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About MelissaH

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    Central New York via NEO, CO, Pittsburgh

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  1. Anova bluetooth version

    I got an email about this from Anova, sent to me on 16 April (a week and a half ago). They issued a mea culpa and an explanation: I don't have a voice control device, nor do I have a wifi Anova device. If their timeline is accurate for an app update, it should be due any day now, and I anxiously await it!
  2. I always prefer Heath bars to raisins. When I make oatmeal cookies with inclusions, I generally use either dried cherries or dried cranberries, sometimes dried blueberries. And chocolate chips too, either the ordinary kind or white chocolate chips. My baking yesterday was the soft cream cheese cookies from Food52. I have fiori di sicilia, but I used vanilla and lemon zest instead because I then used the juice from the zested lemon to make a little bit of glaze, to amp up the citricality. I scooped the cookies with a #60 Zeroll scoop, which gave me about 4 dozen cookies. I didn't bother to flatten the dough balls because even after an hour in the fridge, it was pretty sticky stuff. My assessment of the finished cookies: they're good, but probably not the best use of cream cheese. Make sure you leave more than an inch between dough balls, or they'll spread together in the oven. The first sheet I made was probably a little underbaked, and thus didn't cleanly release from the parchment. I left the other two sheets in the oven to bake a little longer, and that worked better. They are still decent, the day after baking.
  3. I'm thinking I'll give the water, milk powder, and starter yogurt a whirl in the blender. From there, it can go into the Instant Pot overnight. Maybe tonight?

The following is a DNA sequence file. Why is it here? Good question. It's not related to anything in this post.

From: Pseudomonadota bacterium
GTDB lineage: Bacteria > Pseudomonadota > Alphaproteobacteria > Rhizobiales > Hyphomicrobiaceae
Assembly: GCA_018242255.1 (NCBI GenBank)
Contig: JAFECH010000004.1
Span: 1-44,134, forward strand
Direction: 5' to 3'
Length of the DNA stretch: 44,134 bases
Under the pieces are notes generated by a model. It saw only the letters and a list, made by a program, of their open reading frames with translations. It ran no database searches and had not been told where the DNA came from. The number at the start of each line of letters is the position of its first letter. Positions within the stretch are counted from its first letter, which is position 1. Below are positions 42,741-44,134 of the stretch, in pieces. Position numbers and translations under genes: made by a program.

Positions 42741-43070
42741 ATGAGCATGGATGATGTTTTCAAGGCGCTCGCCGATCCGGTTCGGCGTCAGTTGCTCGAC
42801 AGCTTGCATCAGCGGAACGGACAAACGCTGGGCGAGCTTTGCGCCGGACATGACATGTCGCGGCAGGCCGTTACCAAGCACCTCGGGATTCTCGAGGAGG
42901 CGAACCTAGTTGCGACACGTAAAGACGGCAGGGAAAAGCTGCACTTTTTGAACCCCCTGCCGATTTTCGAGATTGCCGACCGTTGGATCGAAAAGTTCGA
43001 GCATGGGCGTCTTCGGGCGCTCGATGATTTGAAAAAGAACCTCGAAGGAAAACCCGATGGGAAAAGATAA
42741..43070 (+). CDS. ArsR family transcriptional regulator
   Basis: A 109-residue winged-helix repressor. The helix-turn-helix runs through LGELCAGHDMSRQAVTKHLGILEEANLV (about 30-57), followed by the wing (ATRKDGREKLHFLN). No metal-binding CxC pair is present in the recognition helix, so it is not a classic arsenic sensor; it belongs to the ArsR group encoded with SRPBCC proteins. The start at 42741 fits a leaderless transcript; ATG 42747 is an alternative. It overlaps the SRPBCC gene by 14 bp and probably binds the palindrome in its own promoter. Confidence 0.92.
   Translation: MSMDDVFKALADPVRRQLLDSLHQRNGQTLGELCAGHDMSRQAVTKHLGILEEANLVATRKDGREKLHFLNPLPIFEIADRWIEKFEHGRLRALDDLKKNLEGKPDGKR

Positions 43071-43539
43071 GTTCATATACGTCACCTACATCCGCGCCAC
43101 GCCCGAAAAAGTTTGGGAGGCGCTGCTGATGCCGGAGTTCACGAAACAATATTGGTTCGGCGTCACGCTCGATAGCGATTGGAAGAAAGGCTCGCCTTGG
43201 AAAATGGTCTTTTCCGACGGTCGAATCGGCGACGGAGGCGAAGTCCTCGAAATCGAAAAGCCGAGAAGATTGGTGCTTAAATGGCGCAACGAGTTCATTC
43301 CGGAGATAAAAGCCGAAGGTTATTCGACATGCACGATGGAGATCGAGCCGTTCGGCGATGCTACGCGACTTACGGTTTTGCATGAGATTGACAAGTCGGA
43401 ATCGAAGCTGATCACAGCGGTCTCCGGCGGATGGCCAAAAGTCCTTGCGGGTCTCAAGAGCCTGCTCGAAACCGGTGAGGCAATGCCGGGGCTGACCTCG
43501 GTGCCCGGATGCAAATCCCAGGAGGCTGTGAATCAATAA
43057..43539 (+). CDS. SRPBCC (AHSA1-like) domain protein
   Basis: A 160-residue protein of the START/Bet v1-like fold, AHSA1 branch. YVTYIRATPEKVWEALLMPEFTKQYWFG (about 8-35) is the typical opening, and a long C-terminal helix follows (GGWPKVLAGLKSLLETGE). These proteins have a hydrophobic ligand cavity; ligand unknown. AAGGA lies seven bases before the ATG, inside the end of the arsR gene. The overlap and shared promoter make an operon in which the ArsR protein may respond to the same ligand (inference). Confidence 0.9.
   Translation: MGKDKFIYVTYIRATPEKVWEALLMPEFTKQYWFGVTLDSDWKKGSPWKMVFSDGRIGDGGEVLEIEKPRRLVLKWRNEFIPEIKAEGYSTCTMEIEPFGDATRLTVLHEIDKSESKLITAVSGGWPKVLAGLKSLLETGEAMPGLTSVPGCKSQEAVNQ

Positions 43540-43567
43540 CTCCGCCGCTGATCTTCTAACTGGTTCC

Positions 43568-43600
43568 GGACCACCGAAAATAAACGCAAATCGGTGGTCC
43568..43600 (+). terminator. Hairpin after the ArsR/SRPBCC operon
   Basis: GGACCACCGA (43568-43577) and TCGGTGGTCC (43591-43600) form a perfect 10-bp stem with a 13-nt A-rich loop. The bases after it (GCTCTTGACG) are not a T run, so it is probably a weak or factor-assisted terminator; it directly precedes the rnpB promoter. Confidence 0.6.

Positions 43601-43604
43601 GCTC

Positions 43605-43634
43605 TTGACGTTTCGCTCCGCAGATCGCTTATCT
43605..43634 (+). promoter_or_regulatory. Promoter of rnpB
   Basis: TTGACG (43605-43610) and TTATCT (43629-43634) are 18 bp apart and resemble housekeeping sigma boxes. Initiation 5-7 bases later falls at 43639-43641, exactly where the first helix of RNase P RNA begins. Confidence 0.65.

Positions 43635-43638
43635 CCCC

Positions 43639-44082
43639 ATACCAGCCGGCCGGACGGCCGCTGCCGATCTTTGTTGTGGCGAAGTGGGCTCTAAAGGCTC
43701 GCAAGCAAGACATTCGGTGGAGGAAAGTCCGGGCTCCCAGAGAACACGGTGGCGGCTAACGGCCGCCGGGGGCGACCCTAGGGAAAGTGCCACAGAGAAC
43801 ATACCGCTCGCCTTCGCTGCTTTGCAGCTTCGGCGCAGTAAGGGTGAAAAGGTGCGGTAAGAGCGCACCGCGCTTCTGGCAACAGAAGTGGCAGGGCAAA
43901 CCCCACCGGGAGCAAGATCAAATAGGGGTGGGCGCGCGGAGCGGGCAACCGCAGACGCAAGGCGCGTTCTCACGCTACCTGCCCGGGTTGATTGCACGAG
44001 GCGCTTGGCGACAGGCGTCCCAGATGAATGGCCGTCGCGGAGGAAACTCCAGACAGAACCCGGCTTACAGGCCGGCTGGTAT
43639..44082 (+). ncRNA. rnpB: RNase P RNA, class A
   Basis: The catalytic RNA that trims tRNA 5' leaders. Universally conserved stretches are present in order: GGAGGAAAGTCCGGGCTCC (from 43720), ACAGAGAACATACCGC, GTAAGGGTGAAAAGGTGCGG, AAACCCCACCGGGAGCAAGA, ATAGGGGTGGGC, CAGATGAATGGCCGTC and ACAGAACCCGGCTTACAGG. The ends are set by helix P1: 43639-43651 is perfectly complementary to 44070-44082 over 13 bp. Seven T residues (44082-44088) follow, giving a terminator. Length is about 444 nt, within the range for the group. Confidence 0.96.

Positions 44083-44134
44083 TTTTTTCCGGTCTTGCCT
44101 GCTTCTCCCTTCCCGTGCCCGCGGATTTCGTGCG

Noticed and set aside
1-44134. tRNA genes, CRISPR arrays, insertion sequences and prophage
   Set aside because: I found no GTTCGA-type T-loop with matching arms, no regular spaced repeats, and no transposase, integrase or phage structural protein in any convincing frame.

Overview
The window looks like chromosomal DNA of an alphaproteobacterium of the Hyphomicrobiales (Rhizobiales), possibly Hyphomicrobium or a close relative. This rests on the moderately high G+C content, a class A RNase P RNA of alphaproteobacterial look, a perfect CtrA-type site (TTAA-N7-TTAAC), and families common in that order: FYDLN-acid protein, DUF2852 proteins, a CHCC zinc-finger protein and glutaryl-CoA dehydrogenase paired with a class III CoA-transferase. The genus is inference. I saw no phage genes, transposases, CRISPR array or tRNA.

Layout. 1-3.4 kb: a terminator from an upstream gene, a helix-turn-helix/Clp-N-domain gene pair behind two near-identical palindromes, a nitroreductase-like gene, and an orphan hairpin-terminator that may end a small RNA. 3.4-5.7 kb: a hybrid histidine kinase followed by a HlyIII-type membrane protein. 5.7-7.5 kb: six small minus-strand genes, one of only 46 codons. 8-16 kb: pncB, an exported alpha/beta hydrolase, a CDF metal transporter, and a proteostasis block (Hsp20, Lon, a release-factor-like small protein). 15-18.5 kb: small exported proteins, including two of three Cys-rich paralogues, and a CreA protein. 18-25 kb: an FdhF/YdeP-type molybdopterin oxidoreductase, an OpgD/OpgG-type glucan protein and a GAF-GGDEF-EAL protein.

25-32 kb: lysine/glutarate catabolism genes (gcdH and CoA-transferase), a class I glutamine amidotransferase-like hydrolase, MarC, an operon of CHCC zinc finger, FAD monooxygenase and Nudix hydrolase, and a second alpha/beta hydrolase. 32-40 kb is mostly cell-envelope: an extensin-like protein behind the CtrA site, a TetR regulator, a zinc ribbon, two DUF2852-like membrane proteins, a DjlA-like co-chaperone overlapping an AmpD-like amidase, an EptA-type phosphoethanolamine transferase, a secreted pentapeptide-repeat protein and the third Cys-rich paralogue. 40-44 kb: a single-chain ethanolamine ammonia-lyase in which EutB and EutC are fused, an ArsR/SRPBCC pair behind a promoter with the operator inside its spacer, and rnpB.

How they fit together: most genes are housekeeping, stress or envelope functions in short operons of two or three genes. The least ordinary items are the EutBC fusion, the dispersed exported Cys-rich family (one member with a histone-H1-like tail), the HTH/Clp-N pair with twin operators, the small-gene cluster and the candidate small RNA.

4. Me. I've just gotten so spoiled by the Kindle books that regularly show up for $2 or $3 that I'm wondering if this one is really worth $17!
  5. I don't even try to make anything that requires much precision measuring if I'm on the road. Practice eyeballing while you're still home, or use the packages from things you buy (water bottles, cups of yogurt, and the like) to help you estimate when you're there. Presumably, if you're traveling for business, you can afford to eat some meals out. Take advantage of those, to get things that aren't easy to make in your setup. If you're really lucky, you'll have yummy leftovers for the next day's lunch. Cook simple stuff when you want to eat in. If I had to bring one precision tool, I'd bring a thermapen.
  6. Anything further? I picked up a similar bag at our Asian (Korean-owned) market today. The writing on the bag looks Korean to me. The 12 grains specified on the bag are brown rice, brown sweet rice, black rice, oat, barley, red sorghum, job's tear, black bean, red bean, peeled mung bean, sweet corn, and green pea. This is also the ingredient list on the back. The cooking directions leave a bit to be desired: 1. Soak 12 grain rice for 5 hours prior to cooking. 2. The use of pressure cooker will enhance your taste of the product. You can cook 12 grain with rice or itself with the pressure rice cooker or regular rice cooker. I asked one of the employees at the store about it, and she said definitely soak it for 5 hours, but she'd had varying results in the pressure cooker and better luck on the stove. She also cautioned me to chew it well or it won't be digested well, adding that because of this, it's great for eating lower-carb. Any guesses on a water:grain ratio: And any guesses about cooking time, either with or without a pressure cooker?